States are required to report data to monitor the overrepresentation of youth of color in juvenile justice. In addition to reporting data, states are required to submit an assessment of DMC to the Office of Juvenile Justice and Delinquency Prevention. This four page brief provides an overview which states also make these assessments publicly available and provides an overview of the challenges states faces in conducting the research and the range of reform recommendations they make.

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  • Mar 16, 2016 | Douglas Thomas, Nina Hyland, Teri Deal, Andrew Wachter, and Samantha Zaleski | PUBLICATIONS

    Evidence-Based Policies, Programs, and Practices in Juvenile Justice: Three States Achieving High Standards Through State Support Centers

    Evidence-Based Policies, Programs and Practices in Juvenile Justice (13 pages) provides case studies of three jurisdictions achieving high standards through state support centers. The jurisdictions were selected based on a 50-state survey of efforts to support evidence-based policies, programs and practices (EBPs) and selects examples that reflect an evolution toward greater sophistication and support for EBPs.  

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  • Dec 21, 2015 | National Center for Mental Health and Juvenile Justice | PUBLICATIONS

    Strengthening Our Future: Key Elements to Developing a Trauma-Informed Juvenile Justice Diversion Program for Youth with Behavioral Health Conditions

    Diverting youth from the juvenile justice system to effective community-based services and supports will require systems that recognize and respond to trauma-related disorders. These include the front-end gatekeepers and decision makers (i.e., probation departments and courts), as well as the full array of community agencies that can provide healing, treatment, and support to youth and their families.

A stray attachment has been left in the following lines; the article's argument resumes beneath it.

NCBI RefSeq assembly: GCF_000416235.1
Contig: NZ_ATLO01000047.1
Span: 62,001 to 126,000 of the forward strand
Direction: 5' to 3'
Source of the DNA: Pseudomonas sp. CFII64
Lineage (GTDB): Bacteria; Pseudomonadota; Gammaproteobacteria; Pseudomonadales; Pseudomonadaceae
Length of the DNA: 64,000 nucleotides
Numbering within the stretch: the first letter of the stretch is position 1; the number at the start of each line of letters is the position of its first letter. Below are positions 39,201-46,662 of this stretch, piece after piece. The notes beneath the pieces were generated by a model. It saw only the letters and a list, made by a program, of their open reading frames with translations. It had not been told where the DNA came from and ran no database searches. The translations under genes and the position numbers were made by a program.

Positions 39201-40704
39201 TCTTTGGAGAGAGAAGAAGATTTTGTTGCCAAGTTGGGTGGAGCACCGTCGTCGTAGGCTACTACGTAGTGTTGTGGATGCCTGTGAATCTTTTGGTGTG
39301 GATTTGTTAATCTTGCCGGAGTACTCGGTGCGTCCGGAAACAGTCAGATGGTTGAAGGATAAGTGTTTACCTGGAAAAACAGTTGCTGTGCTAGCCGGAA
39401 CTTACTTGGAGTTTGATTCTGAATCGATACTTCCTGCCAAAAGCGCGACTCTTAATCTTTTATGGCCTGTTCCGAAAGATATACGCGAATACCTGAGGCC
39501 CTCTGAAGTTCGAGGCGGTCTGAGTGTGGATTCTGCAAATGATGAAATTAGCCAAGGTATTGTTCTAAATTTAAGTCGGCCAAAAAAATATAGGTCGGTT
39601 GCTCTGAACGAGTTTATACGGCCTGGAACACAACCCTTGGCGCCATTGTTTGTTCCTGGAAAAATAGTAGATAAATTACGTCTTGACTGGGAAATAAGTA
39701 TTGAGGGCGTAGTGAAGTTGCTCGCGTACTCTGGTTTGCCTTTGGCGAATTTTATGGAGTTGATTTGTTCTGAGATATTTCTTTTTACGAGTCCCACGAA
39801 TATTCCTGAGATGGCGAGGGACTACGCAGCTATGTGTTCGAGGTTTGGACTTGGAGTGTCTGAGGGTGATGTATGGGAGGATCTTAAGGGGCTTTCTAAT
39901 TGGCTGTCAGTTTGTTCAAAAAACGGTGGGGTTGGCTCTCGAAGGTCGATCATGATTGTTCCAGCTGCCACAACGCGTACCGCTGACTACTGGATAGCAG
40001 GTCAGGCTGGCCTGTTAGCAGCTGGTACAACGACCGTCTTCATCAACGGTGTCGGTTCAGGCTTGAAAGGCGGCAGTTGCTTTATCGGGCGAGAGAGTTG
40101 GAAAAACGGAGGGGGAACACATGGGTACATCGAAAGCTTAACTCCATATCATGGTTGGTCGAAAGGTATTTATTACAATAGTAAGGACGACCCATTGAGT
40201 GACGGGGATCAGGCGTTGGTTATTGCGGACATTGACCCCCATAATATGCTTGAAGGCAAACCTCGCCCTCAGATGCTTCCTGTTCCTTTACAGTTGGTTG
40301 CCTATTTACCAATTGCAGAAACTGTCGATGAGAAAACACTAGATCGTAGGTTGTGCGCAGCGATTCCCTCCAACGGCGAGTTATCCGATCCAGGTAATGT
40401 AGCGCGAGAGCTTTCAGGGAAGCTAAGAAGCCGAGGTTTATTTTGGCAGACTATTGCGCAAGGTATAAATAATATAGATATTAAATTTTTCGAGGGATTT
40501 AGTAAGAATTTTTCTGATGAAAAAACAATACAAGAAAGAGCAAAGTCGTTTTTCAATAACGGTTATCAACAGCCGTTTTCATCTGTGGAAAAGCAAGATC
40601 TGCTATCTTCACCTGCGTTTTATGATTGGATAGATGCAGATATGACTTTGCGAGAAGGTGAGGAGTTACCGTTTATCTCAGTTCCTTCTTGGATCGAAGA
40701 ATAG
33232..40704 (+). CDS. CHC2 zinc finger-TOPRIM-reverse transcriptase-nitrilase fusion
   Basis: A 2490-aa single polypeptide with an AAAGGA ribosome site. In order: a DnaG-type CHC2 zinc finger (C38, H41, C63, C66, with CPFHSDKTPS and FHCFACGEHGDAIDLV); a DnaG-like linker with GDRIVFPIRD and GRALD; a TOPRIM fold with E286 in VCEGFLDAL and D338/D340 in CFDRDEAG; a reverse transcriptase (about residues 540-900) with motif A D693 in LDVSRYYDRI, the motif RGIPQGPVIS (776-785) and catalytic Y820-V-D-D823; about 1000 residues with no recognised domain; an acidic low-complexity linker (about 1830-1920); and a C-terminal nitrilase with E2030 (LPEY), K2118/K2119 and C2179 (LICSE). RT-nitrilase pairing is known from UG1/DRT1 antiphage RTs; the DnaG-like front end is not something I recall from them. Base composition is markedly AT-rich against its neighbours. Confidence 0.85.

This report is intended to offer a description of a trauma-informed juvenile justice diversion approach with examples of how some states are beginning to address and implement trauma-informed systems of care for youth and their families. It begins with a discussion of trauma and its effects on youth, especially those with behavioral health conditions. This is followed by a discussion of the types of trauma-related disorders, the behavioral manifestations of trauma that youth may display, and a summary of factors that affect the severity of trauma-related disorders. The report then describes nine key elements of a trauma-informed approach within the context of juvenile justice diversion. Case examples are included from each of the states participating in the 2014-15 Policy Academy–Action Network Initiative.

    This initiative, coordinated by the National Center for Mental Health and Juvenile Justice (NCMHJJ) and the Technical Assistance Collaborative (TAC), was jointly funded by the Substance Abuse and Mental Health Services Administration (SAMHSA) and the John D. and Catherine T. MacArthur Foundation (Foundation). As part of SAMHSA’s Strategic Initiative on Trauma and Justice and the Foundation’s Models for Change Initiative, this effort focused on improving policies and programs for diverting youth with behavioral health conditions from the juvenile justice system to appropriate community-based services and supports.